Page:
How to Use Data Science to Improve Social Housing

Posted 2017-11-20T Posted by Tom

Using data for social good is important and is one field that is developing at a rapid rate. Multiple charities and social schemes are looking for ways to improve their practices and increase their capabilities and funds by making the best use of the data that they hold. John Gardner, the former president of Carnegie Corporation explained that

“Wealth is not new. Neither is charity. But the idea of using private wealth imaginatively, constructively and systematically to attack the fundamental problems of mankind is new.”
Firms in a variety of industries across the globe are enhancing their practices through the adoption of sophisticated tools that enable improved use of the data that they hold. Palantir, one of ‘big data’s’ leading names has developed programs that nonprofit organisations can benefit from. One such organisation is Mercy Corps, who are using analytics to help predict refugee crises on a large scale. This will help Mercy Corps to prepare in advance and ensure that essential supplies are readily available and can be distributed urgently as needed.

Analytics have also been implemented to provide more thorough evaluations of the effectiveness of existing programs. One example of this is GiveWell, the nonprofit firm who seek out giving opportunities through in-depth analysis. GiveWell determines the level of social improvement and benefit that is achieved by every dollar spent on programs and publishes their findings online in order to assist donors in choosing the most appropriate and effective schemes to give to.

Socially Responsible Data Science

Closer to home, we have worked on a range of socially responsible projects, most recently with Hackney Council. In our work with the council, we aimed to employ data science tools to identify, intervene and help those at risk of falling into rent arrears. By preempting those most vulnerable to rent arrears from an early stage, the council would be able to monitor, advise and support tenants to prevent them from entering into difficult situations. The project was highly successful and the model could readily be applied to not just other housing services, but to financial institutions too.

Promoting philanthropy by nonprofit organisations to wider economic and social circles is a flourishing field. The relatively new “digital civil society,” as it has been referred to by the Stanford Center on Philanthropy and Civil Society, is set to revolutionise for-profit and nonprofit schemes across the globe. For example, the Bill & Melinda Gates Foundation has invested in for-profit pharmaceuticals, in the development of drugs that are then distributed through nonprofit organisations. This work will support and encourage the development of medications whilst maximising medicine availability to the poor. Likewise, data science investment by leading companies can rapidly impact nonprofit organisations, helping to minimise losses and increase available funds.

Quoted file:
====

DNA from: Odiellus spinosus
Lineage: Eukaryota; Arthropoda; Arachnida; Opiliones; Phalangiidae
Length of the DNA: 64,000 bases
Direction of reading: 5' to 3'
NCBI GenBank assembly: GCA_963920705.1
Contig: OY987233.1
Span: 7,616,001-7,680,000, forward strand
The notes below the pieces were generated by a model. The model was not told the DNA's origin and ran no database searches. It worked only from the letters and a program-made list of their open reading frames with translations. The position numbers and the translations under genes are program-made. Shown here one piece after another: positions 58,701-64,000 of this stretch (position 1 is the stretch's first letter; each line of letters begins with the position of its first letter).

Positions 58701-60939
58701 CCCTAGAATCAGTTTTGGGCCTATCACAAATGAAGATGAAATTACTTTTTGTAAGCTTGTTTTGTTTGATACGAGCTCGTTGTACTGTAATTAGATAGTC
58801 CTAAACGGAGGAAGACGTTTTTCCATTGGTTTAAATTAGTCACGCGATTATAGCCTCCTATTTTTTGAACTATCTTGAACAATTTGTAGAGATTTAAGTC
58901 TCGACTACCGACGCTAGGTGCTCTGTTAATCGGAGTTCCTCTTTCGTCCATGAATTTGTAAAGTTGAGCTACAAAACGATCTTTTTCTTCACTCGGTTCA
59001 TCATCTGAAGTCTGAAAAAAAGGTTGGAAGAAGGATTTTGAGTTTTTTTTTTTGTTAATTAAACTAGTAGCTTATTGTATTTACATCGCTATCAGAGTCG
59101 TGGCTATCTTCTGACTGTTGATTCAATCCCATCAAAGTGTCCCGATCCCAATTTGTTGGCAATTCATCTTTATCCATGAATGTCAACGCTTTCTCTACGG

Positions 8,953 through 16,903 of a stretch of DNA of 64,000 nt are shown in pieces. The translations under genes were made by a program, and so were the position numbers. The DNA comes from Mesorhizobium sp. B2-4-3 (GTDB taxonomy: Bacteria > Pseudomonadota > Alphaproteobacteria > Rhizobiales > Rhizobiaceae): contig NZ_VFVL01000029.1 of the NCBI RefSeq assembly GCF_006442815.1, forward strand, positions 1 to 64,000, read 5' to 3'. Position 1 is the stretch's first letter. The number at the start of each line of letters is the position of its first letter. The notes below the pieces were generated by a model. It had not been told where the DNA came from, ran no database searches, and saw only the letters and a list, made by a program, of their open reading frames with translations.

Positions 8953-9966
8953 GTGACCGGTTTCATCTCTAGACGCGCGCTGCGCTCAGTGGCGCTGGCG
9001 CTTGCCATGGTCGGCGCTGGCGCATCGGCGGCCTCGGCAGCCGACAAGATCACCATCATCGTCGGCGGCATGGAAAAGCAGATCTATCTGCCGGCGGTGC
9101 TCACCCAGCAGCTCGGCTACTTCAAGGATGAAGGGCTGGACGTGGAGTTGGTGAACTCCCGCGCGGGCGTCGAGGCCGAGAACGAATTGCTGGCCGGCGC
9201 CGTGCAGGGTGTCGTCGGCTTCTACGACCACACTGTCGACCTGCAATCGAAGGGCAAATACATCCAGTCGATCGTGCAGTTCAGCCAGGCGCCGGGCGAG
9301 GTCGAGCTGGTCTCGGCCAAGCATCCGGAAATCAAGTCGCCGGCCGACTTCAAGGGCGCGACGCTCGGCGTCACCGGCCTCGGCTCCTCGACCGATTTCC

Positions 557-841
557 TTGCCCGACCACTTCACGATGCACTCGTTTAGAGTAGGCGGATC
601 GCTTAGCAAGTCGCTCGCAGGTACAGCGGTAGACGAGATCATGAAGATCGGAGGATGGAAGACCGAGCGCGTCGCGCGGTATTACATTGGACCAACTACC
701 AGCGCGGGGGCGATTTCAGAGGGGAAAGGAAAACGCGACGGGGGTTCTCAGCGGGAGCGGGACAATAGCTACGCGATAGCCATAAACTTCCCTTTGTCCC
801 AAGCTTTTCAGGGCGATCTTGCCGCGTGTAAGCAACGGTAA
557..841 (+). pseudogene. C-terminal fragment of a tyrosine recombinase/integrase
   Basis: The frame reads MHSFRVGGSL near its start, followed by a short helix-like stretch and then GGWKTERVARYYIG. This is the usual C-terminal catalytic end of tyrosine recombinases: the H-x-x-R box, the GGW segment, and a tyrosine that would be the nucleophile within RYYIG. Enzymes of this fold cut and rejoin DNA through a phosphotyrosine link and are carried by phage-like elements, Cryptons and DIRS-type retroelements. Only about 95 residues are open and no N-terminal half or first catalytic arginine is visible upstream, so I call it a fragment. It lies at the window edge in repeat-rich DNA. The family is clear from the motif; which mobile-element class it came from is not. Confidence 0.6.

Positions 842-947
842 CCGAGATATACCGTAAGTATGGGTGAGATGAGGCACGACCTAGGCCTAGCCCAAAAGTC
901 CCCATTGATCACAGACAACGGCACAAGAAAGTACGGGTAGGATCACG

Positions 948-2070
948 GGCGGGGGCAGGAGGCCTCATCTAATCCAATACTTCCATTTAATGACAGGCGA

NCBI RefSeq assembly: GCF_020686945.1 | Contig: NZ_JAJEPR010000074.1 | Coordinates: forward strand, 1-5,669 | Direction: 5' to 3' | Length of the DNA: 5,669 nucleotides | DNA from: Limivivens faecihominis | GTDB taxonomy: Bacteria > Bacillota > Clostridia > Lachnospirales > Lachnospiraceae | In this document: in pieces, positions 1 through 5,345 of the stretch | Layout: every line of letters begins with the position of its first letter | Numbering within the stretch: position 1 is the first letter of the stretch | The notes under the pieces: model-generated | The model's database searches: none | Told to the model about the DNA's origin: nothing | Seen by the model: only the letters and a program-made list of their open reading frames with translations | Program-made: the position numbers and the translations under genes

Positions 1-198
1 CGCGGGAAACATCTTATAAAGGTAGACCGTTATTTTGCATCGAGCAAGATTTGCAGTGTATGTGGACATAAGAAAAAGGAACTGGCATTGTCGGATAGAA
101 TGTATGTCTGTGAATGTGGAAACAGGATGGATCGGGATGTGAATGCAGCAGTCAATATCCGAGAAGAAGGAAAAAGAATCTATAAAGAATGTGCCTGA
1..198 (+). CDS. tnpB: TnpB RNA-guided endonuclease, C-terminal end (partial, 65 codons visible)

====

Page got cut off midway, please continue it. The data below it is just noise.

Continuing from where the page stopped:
The profit and nonprofit benefits that can be seen from data science adoption were clear in our recent Hackney Council project. Rent arrears cause incredible difficulties across a  diverse spectrum - from emotionally stressed tenants to financially weakened landlords. An unstable economy and unreliable housing system can soon snowball into a mammoth cross-industry problem.

On Pivigo’s Science to Data Science (S2DS) programme, aspiring data scientists are presented with real-world problems to solve and Hackney Council was an ideal task to undertake. Using data science to predict which tenants are most at risk of falling into long-term arrears allows local housing associations and councils the opportunity to intervene before the problem occurs. Ensuring that vulnerable tenants have access and support from financial planning teams, councils such as Hackney are able to minimise the likelihood of rent arrears and maximise the potential for more financially secure tenants.

The team at S2DS analysed the data helped by the council and employed a range of data science techniques, such as decision trees, model building and clustering, to assess the likelihood of tenants falling into rent arrears. Their work and results will allow the council to set specific parameters such as predicted inflation rates and likely growth in wages to determine the impact on tenants in set scenarios.


Data science is more often recognised as the revolutionary force behind margin-boosting corporation developments - a technological evolution that can redefine a business to almost unrecognisable successes. However, data science can also be responsible for significant successes and securities within the nonprofit sector. Promoting civil good and securing social development and security is considerably more achievable through the adoption of data science techniques in not-for-profit organisations.

From social housing to pharmaceuticals, marrying tech advancements to benefit the poor and vulnerable is more rewarding than ever. The analysis of data ensures that algorithms are designed to maximise the efficiency of organisations, promote the availability of sources and ensure that those in need receive the most without compromising the wellbeing of the firm.

Solutions, like the one we created for Hackney council, have many applications, not just to other councils and housing agencies, but to credit agencies, financial services institutions and more. To find out how we can turn your data into socially responsible solutions, get in touch:

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